Acoustical Shells 101: Super, Sonic Connection
To understand the benefits of acoustical shells in music performances, first consider typical auditorium architecture: stage and audience area separated by a proscenium opening. While this setup is ideal for drama, it poses acoustic challenges for music.
Separated Spaces. The proscenium opening separates the stage and audience, creating two different acoustical spaces. Instead of reaching the audience, much of the sound produced onstage gets lost in the fly loft or wings. Musicians find it difficult to hear themselves and each other; sound to the audience is also diminished.
Wanting Better Sound. “Our music faculty overwhelmingly asked for ‘better sound’ when we were planning the Talbot Theatre’s renovation,” recalls Louis D’Alton, Concert Manager at the University of Western Ontario (UWO) in London, Ontario. Built in the 1960s, the Talbot featured a fly loft and rigging system above the stage. “Acoustics were our primary consideration,” notes D’Alton, adding that the room’s small size meant the sound was often overpowering.
Room to Grow. Auditoriums require sufficient cubic volume to create the desired reverberance for pleasurable listening. Inadequate cubic volume results in excessive sound energy that makes listening difficult – even painful – for musicians and audience. Acoustical shells cannot fix a lack of cubic volume.
“The volume of the Talbot Theatre was far too small,” comments acoustical consultant John O’Keefe, Principal with Aerocoustics Engineering Ltd., Toronto. “It would never be reverberant enough at its existing size.” The room’s ceiling height was raised 13 feet, increasing its cubic volume by 20 percent.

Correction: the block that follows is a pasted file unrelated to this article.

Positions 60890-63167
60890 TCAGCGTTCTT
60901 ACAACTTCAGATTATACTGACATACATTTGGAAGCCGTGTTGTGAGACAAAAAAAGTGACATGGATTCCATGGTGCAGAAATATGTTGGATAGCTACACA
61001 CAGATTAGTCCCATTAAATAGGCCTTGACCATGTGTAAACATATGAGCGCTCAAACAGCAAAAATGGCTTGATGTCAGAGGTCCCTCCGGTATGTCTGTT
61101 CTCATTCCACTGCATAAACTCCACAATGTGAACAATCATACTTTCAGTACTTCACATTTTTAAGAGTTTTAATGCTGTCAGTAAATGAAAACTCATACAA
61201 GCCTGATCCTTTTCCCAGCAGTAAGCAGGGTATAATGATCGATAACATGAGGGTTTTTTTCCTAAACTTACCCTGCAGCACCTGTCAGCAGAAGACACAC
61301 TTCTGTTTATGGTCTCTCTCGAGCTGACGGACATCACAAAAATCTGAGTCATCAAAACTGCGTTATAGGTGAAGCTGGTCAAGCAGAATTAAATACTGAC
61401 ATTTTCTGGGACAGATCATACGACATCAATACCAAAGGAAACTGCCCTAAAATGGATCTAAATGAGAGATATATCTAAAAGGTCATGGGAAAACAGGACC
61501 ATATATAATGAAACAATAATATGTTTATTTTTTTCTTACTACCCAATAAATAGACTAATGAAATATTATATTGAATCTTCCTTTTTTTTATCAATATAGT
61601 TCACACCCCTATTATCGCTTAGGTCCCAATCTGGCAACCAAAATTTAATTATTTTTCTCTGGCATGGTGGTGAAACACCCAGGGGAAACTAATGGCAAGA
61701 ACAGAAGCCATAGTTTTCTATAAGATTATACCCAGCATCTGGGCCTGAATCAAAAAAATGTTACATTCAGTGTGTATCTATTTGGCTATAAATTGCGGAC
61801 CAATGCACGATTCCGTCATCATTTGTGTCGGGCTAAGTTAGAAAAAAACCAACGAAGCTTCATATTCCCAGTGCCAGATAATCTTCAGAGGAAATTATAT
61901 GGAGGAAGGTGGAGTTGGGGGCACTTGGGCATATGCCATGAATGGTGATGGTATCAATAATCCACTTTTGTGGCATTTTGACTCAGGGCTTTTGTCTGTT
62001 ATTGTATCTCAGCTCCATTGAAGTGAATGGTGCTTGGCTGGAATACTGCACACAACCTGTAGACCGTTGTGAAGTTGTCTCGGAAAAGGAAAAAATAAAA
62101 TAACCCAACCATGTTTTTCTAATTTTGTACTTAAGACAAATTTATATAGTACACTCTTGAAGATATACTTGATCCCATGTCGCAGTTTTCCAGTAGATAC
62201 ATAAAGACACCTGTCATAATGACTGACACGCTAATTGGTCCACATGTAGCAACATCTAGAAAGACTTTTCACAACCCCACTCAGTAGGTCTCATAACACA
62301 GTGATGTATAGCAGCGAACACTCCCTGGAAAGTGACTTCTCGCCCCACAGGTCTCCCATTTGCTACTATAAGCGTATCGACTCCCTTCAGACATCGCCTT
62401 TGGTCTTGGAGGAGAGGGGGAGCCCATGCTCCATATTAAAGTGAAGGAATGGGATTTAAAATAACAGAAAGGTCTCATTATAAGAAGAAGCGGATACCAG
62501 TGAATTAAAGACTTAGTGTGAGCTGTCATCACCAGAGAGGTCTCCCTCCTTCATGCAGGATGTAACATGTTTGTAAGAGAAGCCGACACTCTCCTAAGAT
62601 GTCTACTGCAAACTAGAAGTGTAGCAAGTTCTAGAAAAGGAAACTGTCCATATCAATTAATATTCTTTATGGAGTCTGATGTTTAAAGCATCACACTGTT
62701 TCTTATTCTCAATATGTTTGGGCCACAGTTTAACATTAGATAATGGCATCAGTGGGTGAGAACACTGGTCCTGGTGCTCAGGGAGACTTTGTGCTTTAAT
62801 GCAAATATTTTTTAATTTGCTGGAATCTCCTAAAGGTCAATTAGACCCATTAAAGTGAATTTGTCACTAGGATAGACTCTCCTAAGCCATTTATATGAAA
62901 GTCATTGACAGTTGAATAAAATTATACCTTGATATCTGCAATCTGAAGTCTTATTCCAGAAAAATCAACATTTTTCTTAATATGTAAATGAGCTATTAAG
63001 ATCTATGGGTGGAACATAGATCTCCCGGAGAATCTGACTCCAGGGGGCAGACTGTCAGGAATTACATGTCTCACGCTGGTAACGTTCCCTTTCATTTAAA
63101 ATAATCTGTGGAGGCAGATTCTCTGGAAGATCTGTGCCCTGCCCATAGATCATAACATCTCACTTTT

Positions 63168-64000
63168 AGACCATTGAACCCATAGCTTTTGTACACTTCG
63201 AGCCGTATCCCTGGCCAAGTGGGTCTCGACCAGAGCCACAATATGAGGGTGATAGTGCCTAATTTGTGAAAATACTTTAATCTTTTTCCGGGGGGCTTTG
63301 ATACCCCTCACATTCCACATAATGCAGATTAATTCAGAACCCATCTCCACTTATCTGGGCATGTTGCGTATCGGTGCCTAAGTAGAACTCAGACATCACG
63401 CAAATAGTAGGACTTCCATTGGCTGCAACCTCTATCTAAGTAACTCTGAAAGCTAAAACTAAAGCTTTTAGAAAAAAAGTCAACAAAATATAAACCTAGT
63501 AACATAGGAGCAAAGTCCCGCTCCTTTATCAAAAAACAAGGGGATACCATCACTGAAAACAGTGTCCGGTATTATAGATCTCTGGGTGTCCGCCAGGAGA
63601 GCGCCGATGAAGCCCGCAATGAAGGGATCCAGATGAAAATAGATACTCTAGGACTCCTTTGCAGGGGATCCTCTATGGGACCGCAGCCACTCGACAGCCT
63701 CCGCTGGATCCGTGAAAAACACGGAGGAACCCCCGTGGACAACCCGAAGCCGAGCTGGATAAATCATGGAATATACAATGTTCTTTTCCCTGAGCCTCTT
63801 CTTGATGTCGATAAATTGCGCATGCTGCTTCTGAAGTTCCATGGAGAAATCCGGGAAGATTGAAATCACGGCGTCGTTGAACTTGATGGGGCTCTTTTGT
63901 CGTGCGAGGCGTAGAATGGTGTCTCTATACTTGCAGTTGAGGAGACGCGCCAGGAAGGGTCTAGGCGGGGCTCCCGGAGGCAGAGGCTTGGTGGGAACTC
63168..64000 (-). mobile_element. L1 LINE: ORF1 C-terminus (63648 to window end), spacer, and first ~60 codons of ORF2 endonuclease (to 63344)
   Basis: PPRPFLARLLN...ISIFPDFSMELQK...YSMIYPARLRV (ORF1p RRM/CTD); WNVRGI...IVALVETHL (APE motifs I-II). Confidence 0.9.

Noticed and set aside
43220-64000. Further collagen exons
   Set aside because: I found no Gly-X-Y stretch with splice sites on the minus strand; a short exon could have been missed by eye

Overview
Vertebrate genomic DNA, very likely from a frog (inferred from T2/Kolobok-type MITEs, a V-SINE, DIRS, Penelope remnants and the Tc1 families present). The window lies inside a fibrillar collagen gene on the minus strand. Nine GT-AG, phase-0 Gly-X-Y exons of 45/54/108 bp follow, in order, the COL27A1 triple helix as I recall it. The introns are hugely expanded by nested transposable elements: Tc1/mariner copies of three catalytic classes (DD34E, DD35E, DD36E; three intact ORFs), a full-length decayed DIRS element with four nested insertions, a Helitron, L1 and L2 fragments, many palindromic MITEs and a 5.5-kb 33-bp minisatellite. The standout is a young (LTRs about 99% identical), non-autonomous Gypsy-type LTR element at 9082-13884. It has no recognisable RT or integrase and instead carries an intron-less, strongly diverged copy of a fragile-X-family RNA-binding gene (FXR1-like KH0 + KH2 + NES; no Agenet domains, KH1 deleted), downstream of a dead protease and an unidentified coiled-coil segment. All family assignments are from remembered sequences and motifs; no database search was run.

Spaces Connected. Acoustical shells help connect the stage and audience areas, creating one larger acoustical space. Most acoustical shells consist of two elements: sound-reflective side and rear towers surrounding the performers and ceiling panels suspended from the rigging. Together, these elements seal off the backstage and above-stage areas, minimizing sound leakage and maximizing sound projection across the ensemble and to the audience (Figure 3).
Multiple Benefits. The convex shape of the shell towers and ceiling panels scatters the sound; the shell’s materials provide acoustically reflective surfaces effective across a broad range of musical frequencies. Musicians can hear themselves and each other better. While the shell creates a “blending chamber” for sound on stage, it also helps reflect sound to the audience. Studies have shown that shells increase the strength of sound by more than 3 decibels at many seat locations – approximately equal to doubling the performing group’s size. Onstage effects are even greater — more than 5 decibels.
Amazing Transformation. UWO faculty have praised the acoustical shell’s role in the renovation of what is now called the Paul Davenport Theatre. “The transformation is nothing short of amazing,” exclaims Robert W. Wood, Ph.D., Dean in the UWO’s Don Wright Faculty of Music. “A 45-year-old acoustic nightmare has been changed into a beautiful and acoustically superior performing space.”
For more information about acoustical shells and other related topics, Wenger Corporation offers various resources, including a free 34-page planning guide outlining basic acoustical principles impacting many common performance spaces, along with a list of other resources.